More on the Section 199A Deduction Mess

In part two of my take on the Section 199A deduction mess, I'd like to address a couple other areas the regulations discuss.

ACCOUNTING

The IRS determined that the provision of services in the field of accounting is not limited to services requiring state licensure but, instead, is based on a common understanding of accounting, which includes tax return and bookkeeping services. Whether a real estate settlement agent is engaged in the performance of services in the field of accounting depends on the facts and circumstances, including the specific services offered and performed by the trade or business.

So basically: Who knows? 

PERFORMING ARTS

Reg. 1.448-1T(e)(4)(ii) defines services in the field of preforming arts as “the provision of services by actors, actresses, singers, musicians, entertainers, and similar artists in their capacity as such.” The proposed regulations created a lot of controversy by expanding the definition in Prop. Reg. 1.199A-5(b)(2)(vi) to include those who “participate in the creation of performing arts” and thereby explicitly added “directors and similar professionals.” The term “similar professionals” likely includes producers, set designers, costume designers, and stagehands. The final regulations also make clear that writers might be included to the extent they are “paid for written material, such as a song or screenplay, that is integral to the creation of the performing arts.”

And the regs give two examples on this one:

Example 4:

D, a singer and songwriter, writes and records a song. D is paid a mechanical royalty when the song is licensed or streamed. D is also paid a performance royalty when the recorded song is played publicly. D is engaged in the performance of services in an SSTB in the field of performing arts within the meaning of Section 199A(d)(2) or Reg. 1.199A-5(b)(1)(v) and (b)(2)(vi). The royalties that D receives for the song are not eligible for a deduction under Section 199A.

Example 5:

E is a partner in Movie LLC, a partnership. Movie LLC is a film production company. Movie LLC plans and coordinates film production. Movie LLC shares in the profits of the films that it produces. Therefore, Movie LLC is engaged in the performance of services in an SSTB in the field of performing arts within the meaning of Section 199A(d)(2). E is a passive owner in Movie LLC and does not provide any services with respect to Movie LLC. However, because Movie LLC is engaged in an SSTB in the field of performing arts, E's distributive share of the income, gain, deduction, and loss with respect to Movie LLC is not eligible for a deduction under Section 199A.

DE MINIMUS EXEMPTION

The proposed regulations provide that a trade or business with gross receipts of $25 million or less for the taxable year is not an SSTB if less than 10 percent of the gross receipts of the trade or business are attributable to the SSTB. The percentage is reduced to 5 percent in the case of trades or businesses with gross receipts in excess of $25 million. After considering all of the comments, the IRS chose to retain the 5 percent threshold in the final regulations as it is a de minimis threshold that is generally consistent with prior regulations under the Code in similar circumstances, and, therefore, such a standard should be familiar to affected entities.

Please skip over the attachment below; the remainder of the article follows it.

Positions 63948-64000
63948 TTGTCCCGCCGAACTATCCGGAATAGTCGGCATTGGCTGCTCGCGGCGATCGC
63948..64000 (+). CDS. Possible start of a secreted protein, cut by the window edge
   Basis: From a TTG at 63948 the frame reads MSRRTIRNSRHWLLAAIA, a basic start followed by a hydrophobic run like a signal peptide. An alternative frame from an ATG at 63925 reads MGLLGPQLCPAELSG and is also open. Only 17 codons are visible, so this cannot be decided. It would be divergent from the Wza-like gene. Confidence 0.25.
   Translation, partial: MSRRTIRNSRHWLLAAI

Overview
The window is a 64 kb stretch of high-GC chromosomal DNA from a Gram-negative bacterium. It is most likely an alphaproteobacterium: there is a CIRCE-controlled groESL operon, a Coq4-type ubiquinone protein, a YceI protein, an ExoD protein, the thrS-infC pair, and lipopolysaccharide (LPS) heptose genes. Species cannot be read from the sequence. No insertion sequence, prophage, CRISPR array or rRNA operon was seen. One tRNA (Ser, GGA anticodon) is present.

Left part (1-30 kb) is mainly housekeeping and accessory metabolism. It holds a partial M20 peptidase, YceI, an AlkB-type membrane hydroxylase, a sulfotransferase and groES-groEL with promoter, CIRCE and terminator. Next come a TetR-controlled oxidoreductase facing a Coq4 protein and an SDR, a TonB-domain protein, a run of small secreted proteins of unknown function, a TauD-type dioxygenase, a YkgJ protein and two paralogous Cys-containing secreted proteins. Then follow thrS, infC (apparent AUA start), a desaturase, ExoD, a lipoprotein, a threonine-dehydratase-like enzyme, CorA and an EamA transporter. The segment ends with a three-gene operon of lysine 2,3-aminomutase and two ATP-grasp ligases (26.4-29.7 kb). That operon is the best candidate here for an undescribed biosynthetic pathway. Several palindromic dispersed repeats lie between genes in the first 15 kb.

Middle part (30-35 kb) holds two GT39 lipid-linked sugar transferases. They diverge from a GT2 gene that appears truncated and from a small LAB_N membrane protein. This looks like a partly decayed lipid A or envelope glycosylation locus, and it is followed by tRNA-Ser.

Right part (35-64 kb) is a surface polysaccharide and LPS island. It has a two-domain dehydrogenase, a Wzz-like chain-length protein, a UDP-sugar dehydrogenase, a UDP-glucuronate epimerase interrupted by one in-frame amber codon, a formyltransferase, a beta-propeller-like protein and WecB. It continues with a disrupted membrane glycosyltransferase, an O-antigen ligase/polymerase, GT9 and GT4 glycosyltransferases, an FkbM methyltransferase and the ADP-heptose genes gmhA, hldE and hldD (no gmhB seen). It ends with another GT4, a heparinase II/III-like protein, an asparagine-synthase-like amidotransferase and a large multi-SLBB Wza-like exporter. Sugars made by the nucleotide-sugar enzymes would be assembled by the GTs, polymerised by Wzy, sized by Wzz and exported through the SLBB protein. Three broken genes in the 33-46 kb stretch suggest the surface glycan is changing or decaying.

The final regulations retain the proposed rule but add an additional example demonstrating the result in which a trade or business has income from a specified service activity in excess of the de minimis threshold. Trades or businesses with gross income from a specified service activity in excess of the de minimis threshold are considered to be SSTBs.

The IRS acknowledged that an RPE can have more than one trade or business for purposes of Section 162 and thus for Section 199A. However, each trade or business is required under Section 199A to be separately tested to determine whether that trade or business is an SSTB. Similarly, the de minimis threshold is applied to each trade or business of an RPE separately, not in the aggregate to all the trades or businesses of the RPE. Thus, to the extent that an individual or RPE has more than one trade or business, the presence of specified service activity in one of those trades or businesses will not cause the individual's or RPE's other trades or businesses to be considered SSTBs except to the extent that the rules in Reg. 1.199A-5(c)(2) (services or property provided to an SSTB, as discussed below) apply.

And another example from the regs:

Example 7:

G, which is organized as an LLC, provides veterinarian services performed by licensed staff and also develops and sells its own line of organic dog food at its veterinarian clinic and online. The veterinarian services are considered to be the performance of services in the field of health under Reg. 1.199A-5(b)(1)(i) and (b)(2)(ii). G separately invoices for its veterinarian services and the sale of its organic dog food. G maintains separate books and records for its veterinarian clinic and its development and sale of its dog food. G also has separate employees who are unaffiliated with the veterinary clinic and who only work on the formulation, marketing, sales, and distribution of the organic dog food products. G treats its veterinary practice and the dog food development and sales as separate trades or businesses for purposes of Section 162 and Section 199A. G has gross receipts of $3 million. $1 million of the gross receipts is attributable to the veterinary services, an SSTB. Although the gross receipts from the services in the field of health exceed 10% of G's total gross receipts, the dog food development and sales business is not considered an SSTB due to the fact that the veterinary practice and the dog food development and sales are separate trades or businesses under Section 162.29.